Several protestors voice concern about Bolivar, Mo., pound’s euthanasia policy

Published: Mar. 27, 2023 at 5:51 PM CDT
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BOLIVAR, Mo. (KY3) - Dozens of protestors are expected Monday night to gather outside a city candidate forum at Southern Baptist University in Bolivar.

People are upset about a city policy saying animals at the Bolivar pound for more than 60 days should be put down.

The policy came as a bit of a shock to the Humane Society in Polk County. People there say they often work with the pound and were blindsided by this new revelation of the policy. They tell KY3 they’re worried for the ten dogs in the pound, but the city says there’s nothing to worry about.

”We would like to try to understand where they’re coming from,” said Marcie Rogers board member of the Polk County Humane Society. “It could be a monetary, you know, a financial responsibility to the city. It could be any number of things. It could just be a lack of education on the quality of life of animals that are in pounds and shelters because there’s a huge misconception that these animals are miserable.”

The policy says after 60 days at the Bolivar pound, animals could be euthanized. But the police chief says that has always been the case. ”It hasn’t changed,” said the Bolivar Police Chief Mark Webb. “It’s just been published.”

Chief Webb says not only has this been the policy for ten years, but the police have also been in charge of the Bolivar pound. He says there is a misconception about what the policy means.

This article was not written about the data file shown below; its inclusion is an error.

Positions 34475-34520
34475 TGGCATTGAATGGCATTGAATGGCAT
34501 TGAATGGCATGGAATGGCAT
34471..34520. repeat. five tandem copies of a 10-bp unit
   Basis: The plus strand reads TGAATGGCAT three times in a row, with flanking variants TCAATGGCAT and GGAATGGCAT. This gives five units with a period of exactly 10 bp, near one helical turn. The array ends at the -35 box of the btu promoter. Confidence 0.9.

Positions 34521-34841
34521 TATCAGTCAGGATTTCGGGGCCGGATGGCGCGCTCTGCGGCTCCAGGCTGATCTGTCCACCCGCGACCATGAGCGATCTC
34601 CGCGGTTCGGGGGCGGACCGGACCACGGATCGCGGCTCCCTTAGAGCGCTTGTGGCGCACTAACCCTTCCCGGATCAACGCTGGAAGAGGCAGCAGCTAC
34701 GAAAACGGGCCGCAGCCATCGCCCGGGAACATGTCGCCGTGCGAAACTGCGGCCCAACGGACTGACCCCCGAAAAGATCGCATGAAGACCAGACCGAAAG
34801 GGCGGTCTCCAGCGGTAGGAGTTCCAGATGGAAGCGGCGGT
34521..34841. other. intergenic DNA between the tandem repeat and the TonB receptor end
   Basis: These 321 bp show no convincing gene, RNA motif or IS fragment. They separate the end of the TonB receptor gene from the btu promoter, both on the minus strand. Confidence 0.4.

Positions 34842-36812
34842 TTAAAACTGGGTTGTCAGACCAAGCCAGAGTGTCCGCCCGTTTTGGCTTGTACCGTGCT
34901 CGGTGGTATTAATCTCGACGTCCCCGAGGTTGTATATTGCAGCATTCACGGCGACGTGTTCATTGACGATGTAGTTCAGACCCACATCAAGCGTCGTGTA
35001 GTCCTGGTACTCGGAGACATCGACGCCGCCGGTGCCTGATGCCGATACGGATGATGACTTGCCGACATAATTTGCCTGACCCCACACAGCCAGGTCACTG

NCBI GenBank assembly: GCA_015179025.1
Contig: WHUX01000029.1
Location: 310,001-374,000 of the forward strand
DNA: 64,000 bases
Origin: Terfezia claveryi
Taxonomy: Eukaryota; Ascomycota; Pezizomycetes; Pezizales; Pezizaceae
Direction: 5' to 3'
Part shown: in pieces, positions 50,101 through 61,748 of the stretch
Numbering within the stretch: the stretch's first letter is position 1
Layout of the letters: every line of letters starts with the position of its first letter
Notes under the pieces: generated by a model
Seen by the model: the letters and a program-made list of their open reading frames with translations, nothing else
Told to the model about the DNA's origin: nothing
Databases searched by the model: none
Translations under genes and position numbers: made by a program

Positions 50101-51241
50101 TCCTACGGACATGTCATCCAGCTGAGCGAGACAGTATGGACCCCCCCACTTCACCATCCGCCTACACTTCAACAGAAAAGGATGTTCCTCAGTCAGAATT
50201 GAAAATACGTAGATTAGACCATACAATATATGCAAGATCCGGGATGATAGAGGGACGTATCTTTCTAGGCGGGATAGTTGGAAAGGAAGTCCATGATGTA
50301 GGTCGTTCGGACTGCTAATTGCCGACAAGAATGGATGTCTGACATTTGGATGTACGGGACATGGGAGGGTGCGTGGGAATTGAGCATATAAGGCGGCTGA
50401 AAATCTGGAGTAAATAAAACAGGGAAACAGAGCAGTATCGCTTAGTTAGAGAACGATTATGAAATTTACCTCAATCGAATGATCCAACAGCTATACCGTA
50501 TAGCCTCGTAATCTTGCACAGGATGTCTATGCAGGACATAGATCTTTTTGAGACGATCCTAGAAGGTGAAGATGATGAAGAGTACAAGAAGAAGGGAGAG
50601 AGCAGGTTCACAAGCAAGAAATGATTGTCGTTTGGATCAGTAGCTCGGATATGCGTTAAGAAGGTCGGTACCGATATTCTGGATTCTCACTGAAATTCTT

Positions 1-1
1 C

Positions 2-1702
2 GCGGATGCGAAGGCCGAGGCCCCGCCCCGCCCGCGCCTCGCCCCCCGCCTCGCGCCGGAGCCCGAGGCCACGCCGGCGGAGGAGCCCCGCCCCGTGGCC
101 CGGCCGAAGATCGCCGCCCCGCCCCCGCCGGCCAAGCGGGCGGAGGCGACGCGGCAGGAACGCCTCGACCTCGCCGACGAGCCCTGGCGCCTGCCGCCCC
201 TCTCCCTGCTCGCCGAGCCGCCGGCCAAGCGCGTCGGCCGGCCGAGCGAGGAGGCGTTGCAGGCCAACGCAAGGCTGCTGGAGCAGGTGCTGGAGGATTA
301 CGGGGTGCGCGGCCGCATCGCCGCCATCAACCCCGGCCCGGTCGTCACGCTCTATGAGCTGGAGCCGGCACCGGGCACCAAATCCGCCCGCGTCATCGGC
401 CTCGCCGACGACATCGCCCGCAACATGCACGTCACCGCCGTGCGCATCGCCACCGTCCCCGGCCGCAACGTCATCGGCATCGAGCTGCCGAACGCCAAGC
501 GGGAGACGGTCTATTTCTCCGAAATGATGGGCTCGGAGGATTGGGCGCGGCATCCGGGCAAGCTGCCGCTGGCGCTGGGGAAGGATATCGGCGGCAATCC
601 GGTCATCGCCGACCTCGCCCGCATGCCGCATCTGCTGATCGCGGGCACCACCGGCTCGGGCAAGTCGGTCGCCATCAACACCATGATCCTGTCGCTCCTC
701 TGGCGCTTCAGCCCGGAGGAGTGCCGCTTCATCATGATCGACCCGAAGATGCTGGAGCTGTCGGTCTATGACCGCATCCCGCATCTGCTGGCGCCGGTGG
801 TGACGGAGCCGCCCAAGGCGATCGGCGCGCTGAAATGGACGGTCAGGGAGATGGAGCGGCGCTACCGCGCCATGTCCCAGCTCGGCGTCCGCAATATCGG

”It’s not like it’s set in stone where you’re going to go 60 days in one minute,” said Chief Webb. “We’re going to euthanize, no, it’s we’ll reevaluate it 60 days, we’ll wait and again, hopefully, someone will come up.”

He says that evaluation comes from a vet or a trained professional looking for signs of sickness. If they find the dog to be aggressive or sick that’s when euthanasia comes into the conversation.

“I can’t speak for the town of Bolivar, but I do know many of the citizens are outraged especially because this was not bought brought before the city council as a vote,” said Rogers. “And I believe they would just like to have a say in the matter regarding the health of these animals.”

The folks at the humane society say they want people to be informed but courteous.

”I think the most important thing is just let your voice be heard,” said Rogers. “Let’s keep it as civil as possible because we’re all here for the animals. That is our goal at Polk County Humane Society, our staff and the animal control officers in Bolivar are fantastic. And we want to be able to support each other. We just want to make sure that the citizens are aware of what’s going on.”

The meeting at SBU is at seven Monday night. at McClelland dining hall. And though it’s supposed to be a forum where alderman candidates up for election get a chance to answer voters’ questions, now several people with the humane society say they are showing up to ask questions and voice their concerns about the animals.

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